Naz Church wants to prevent making men “lust and stumble”
The Naz Church, located in Brighton, Michigan, apologized to 29-year-old mental health therapist Amy Marchant, after shaming her for breastfeeding. According to Amy, the church told her men become victims of lust after seeing bare breasts.
The church’s leader decided to send this message to Amy on Father’s Day, through Facebook. According to the allegations, the church asked her to be considerate when breastfeeding, as the officials had seen her nurse her child, while her twins finished Sunday School. Amy was shocked by the turn of events, as she didn’t expect her local church members to behave in this manner.
On the report of Amy to Yahoo Lifestyle, she was asked to use either of the two private rooms when breastfeeding or cover herself. She even went live on Facebook to show how people try to silence women. She wanted to speak up for all the women, to ensure this situation never takes place again.
Ben Walls, the lead pastor for the church, met Amy to talk about what took place. However, the meeting wasn’t eventful, as the pastor kept insisting what she did in the church would have repercussions, especially on the behavior of men.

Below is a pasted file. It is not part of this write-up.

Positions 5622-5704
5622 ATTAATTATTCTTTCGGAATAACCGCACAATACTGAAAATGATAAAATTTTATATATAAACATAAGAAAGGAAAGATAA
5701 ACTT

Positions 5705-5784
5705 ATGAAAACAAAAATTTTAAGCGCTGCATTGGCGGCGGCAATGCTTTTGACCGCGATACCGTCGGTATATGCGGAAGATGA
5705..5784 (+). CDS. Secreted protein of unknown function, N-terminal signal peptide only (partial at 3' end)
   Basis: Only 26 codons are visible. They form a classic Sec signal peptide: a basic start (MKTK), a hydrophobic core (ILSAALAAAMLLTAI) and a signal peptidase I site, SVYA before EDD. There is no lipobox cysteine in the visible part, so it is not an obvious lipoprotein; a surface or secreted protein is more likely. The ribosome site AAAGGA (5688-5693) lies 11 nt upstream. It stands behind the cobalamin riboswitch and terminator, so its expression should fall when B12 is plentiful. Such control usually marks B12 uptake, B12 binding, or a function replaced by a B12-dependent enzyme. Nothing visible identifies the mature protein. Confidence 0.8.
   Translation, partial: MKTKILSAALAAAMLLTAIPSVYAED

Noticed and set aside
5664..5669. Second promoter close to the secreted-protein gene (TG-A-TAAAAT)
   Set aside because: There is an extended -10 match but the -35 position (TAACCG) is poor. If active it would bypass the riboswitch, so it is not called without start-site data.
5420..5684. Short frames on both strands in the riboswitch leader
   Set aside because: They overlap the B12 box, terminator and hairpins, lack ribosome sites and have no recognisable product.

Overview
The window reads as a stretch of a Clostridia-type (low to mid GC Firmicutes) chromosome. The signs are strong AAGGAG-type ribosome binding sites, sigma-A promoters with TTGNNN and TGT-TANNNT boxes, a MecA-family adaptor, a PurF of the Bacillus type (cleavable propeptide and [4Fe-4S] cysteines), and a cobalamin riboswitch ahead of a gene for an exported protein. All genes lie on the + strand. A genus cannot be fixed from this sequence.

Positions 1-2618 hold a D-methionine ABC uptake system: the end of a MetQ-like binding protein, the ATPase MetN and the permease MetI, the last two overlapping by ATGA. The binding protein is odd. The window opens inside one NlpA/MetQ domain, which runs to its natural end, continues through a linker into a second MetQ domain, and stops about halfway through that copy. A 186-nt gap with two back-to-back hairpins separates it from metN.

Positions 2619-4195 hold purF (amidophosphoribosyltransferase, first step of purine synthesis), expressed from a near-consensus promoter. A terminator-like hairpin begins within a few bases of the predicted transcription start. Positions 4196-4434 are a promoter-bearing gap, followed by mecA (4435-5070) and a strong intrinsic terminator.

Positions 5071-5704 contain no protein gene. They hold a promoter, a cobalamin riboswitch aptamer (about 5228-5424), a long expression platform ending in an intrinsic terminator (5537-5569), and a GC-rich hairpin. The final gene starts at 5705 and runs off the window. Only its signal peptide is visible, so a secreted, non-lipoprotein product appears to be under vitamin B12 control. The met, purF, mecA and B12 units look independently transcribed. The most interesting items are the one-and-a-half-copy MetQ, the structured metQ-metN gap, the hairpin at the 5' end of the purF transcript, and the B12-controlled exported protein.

Church responds to their comments
As stated by the lead pastor, the church has three places designed to give privacy to ladies. He said the church doesn’t have any problems with women breastfeeding their children. Also, they apologized for the way they responded to this situation, as it caused hurt and embarrassment to Marchant.
He added that the reason for the problem was due to the exposure of Marchant’s breasts, which was inappropriate for men and boys. He also stated that they were dealing with individuals who felt uncomfortable with the situation.
@JaninePuhak I agree. Don't nurse exposed anywhere! Nothing against breastfeeding, just cover up.
— Richard Getz (@RichGetz) August 15, 2018
Livingston County Birth Circle founder Jenn D’Jamoos sided with Amy. She was unhappy that Marchant had to educate the members of the staff about the Breastfeeding Anti-Discrimination Act, signed by Governor Rick Snyder, in 2014.
According to Centers for Disease Control and Prevention, it is recommended to breastfeed babies for six months. Livingston County Health Department’s personal preventive health services director, Elaine Brown, said breastfeeding is good for babies as it improves their immunity. At the same time, it is beneficial to mothers, as it safeguards them against postpartum depression and ovarian and breast cancers.